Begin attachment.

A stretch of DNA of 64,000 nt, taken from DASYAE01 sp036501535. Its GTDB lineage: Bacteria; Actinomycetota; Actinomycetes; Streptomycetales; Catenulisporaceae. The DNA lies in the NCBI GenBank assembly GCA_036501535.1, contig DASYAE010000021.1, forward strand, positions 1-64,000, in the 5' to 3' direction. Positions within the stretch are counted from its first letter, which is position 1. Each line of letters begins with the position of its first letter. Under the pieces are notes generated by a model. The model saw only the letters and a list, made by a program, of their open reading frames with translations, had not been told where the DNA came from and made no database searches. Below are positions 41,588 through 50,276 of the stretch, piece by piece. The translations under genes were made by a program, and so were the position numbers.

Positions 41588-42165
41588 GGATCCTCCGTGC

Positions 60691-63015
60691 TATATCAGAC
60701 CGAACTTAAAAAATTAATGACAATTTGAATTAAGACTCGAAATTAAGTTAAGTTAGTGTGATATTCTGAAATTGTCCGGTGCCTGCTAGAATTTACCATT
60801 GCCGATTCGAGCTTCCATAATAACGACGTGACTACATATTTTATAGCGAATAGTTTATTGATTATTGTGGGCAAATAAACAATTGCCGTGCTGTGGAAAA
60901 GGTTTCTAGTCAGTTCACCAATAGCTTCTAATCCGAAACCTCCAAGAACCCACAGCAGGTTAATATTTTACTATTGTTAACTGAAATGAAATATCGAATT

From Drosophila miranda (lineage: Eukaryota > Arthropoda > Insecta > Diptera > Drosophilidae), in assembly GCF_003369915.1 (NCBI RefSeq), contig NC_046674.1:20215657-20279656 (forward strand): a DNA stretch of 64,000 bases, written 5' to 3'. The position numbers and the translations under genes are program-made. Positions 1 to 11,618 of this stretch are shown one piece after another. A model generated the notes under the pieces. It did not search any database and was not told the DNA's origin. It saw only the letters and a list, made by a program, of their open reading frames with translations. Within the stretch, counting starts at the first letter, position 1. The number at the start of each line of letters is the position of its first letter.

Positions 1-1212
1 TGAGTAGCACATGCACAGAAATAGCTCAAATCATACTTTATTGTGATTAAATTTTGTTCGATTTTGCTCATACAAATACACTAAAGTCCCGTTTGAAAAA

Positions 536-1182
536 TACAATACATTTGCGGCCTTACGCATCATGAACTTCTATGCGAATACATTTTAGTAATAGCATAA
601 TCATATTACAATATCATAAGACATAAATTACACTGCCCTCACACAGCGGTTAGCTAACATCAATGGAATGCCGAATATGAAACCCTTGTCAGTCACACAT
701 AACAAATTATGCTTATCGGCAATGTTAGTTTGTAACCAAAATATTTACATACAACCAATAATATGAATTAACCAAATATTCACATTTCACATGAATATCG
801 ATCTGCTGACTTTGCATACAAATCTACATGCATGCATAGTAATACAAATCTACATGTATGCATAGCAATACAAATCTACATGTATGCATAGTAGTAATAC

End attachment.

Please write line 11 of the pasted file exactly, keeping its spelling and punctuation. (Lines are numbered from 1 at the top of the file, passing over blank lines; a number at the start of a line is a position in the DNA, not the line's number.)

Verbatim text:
1 TGAGTAGCACATGCACAGAAATAGCTCAAATCATACTTTATTGTGATTAAATTTTGTTCGATTTTGCTCATACAAATACACTAAAGTCCCGTTTGAAAAA